Strong core muscles functions as body stabilizers that help you accomplish daily activities. It is important that you train the right way. This article provides you some tips about core muscle training.

Core muscle function

Before going into exercise, you should know about core muscle basics. The figure below shows the difference between core muscles and abdominal muscles.

Core muscles are about “keeping the body still”, thus trunk movement should be avoided during core muscle exercise.

There are some facts you should know before starting your exercise routine:

Core muscles and abs contract synergistically during exercise. By exercising in specific positions, you can control the proportions of muscle groups you desire to train.

Abdominal breathing and Kegel exercise are highly recommended for beginners, due to the high proportion of core activation in these exercises.

To know more about core muscle anatomy and how weak core muscles relate to chronic pain, you can check out the article core muscles versus chronic pain.

Precautions during core muscle exercises

  1. Maintain smooth breathing, try not to hold your breath.
  2. Be careful of movement compensations, such as neck flexion or clenching your fist.
  3. Keep the trunk steady during exercise.
  4. Do small repetitions in sets, to prevent fatigue and distraction.
  5. Increase or decrease the base of support to adjust exercise level.

Core muscle exercises

Core muscles comprise of four muscle groups: diaphragm, pelvic floor muscles, transverse abdominus and multifidus. The exercises below include training of these four muscles.

Abdominal breathing- diaphragm activation

This exercise is beneficial for those with chest tightness.

|Basic level|

  1. Lie on your back with knees bent, place your hands on the stomach.
  2. Inhale to let the air into your stomach, feel the bulking of the stomach.
  3. Exhale to let the air all out.

|Advanced level|

  1. Lie on your back with knees bent, put some weight on your stomach (2–3 kg).
  2. Inhale to let the air into your stomach, push the weight up with the inflated stomach.
  3. Exhale to let the air all out.

Avoid shrugging your shoulders during this exercise.

Kegel exercise — pelvic floor muscle training

This exercise is beneficial for those with incontinence.

|Basic level|

  1. Lie on your back with knees bent, put your hands beside you.
  2. Exhale and simultaneously contract the sphincter muscles of your pelvic floor.
  3. Inhale and relax your sphincter muscles.

|Advanced level|

  1. Lie flat on your back with knees bent 90 degrees in the air.
  2. Place your legs shoulder width apart.
  3. Maintain your low back on the floor.
  4. Exhale and simultaneously contract the sphincter muscles of your pelvic floor.
  5. Inhale and relax your sphincter muscles.

Avoid over-contracting your thigh muscles during this exercise.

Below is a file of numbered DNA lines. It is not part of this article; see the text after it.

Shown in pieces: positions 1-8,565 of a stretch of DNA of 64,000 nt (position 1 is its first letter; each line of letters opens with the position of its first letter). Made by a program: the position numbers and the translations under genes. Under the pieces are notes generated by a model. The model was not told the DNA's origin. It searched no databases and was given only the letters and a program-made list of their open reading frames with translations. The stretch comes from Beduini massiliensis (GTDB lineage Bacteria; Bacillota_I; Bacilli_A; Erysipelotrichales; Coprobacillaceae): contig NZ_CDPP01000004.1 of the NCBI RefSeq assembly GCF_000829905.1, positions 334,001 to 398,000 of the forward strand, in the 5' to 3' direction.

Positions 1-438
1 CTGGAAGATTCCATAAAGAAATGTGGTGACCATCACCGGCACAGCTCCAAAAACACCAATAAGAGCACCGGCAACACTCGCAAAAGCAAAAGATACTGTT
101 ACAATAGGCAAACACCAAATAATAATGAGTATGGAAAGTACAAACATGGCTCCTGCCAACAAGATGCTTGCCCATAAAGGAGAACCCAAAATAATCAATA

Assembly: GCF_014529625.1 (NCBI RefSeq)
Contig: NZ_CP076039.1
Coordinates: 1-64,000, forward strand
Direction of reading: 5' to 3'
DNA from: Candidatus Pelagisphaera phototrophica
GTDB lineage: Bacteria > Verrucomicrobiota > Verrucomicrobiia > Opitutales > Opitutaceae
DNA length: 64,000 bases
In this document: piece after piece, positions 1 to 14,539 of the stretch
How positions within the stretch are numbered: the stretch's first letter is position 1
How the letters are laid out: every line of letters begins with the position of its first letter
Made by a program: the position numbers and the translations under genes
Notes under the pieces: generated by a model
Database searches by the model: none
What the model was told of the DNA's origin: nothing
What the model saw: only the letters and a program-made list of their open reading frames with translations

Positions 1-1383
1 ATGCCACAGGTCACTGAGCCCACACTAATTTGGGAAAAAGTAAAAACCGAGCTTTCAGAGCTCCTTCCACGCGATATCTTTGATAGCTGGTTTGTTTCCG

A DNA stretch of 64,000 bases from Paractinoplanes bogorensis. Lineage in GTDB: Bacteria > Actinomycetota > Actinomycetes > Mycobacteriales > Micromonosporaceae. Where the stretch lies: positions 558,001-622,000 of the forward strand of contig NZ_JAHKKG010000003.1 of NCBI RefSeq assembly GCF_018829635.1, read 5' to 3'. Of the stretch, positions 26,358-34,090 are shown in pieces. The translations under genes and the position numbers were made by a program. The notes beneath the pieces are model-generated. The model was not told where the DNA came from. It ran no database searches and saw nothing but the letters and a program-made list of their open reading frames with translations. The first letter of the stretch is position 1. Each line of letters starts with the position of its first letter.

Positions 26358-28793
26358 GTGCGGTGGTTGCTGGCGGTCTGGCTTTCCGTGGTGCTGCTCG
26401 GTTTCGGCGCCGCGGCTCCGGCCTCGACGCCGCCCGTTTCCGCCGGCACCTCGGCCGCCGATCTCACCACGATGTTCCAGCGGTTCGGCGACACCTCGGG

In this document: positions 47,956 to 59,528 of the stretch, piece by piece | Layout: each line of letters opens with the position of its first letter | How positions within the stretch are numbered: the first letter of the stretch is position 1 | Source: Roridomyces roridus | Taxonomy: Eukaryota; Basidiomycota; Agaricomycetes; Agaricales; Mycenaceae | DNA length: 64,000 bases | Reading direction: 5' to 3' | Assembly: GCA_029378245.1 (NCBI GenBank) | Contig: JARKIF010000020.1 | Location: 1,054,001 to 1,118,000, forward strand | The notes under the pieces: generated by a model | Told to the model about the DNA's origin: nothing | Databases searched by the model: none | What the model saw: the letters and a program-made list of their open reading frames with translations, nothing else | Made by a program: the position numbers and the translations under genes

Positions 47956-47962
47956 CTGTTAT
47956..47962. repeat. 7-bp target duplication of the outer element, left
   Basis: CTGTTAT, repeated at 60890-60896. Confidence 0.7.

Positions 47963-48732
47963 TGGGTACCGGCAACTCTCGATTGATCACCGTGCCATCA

Sit marching — transverse abdominus/ internus oblique activation

This exercise is specially designed to train your lumbar and pelvic stability.

|Basic level|

  1. Sit straight on a stable chair, put both hands on your lap.
  2. March on the spot, maintain your trunk in an upright position.

|Advanced level|

  1. Sit straight on a yoga ball, put both hands on your lap.
  2. March on the spot, maintain your trunk in an upright position.

Be sure to avoid slouching posture during the exercise.

Dead bug exercise — transverse abdominus/ internus oblique training

The exercise is for those with lumbago.

|Basic level|

  1. Lie flat on your back and put your hands beside you.
  2. Place your legs shoulder width apart.
  3. Breath normally and reciprocally tap your toes on the ground.

|Advanced level|

  1. Lie flat on your back and put your hands beside you.
  2. Place your legs shoulder width apart.
  3. Breath normally and reciprocally straighten your knees toward the celling.

Be sure to maintain your body steady and back flat on the ground during the exercise!

Bird dog exercise — multifidus muscle training

The exercise is for those with slouched posture.

|Basic level|

  1. Place on all fours with knees and ankle shoulder width apart.
  2. Breath normally and reciprocally raise your legs to shoulder height.

|Advanced level|

  1. Place on all fours with knees and ankle shoulder width apart.
  2. Breath normally and reciprocally raise your right leg and left arm to shoulder height.
  3. Change sides.

Keep your body still during the exercise.

You can add on weight or use elastic bands to increase resistance.

If you have chronic pain or spine problems, please seek professional help for exercise modification.

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Reference:

Escamilla RF., Lewis BD., Bramblet G., Daffron J., Lambert S., Andrews JR. 2010. Core Muscle Activation During Swiss Ball and Traditional Abdominal Exercises. Journal of Orthopaedic & Sports Physical Therapy, 40(5), 265–76.

Pereira LR., Queiroz B., Loss J., Amorim C., Sacco CN. 2017. Trunk Muscle EMG During Intermediate Pilates Mat Exercises in Beginner Healthy and Chronic Low Back Pain Individuals. Journal of Manipulative and Physiological Therapeutics, 40(5), 350–57.

Kim CR., Park DK., Lee ST., Ryu, JS. 2016. Electromyographic Changes in Trunk Muscles During Graded Lumbar Stabilization Exercises. PM&R, 8(10), 979–89.

物理治療師 女性運動與姿勢矯正 physiotherapist, MS, CES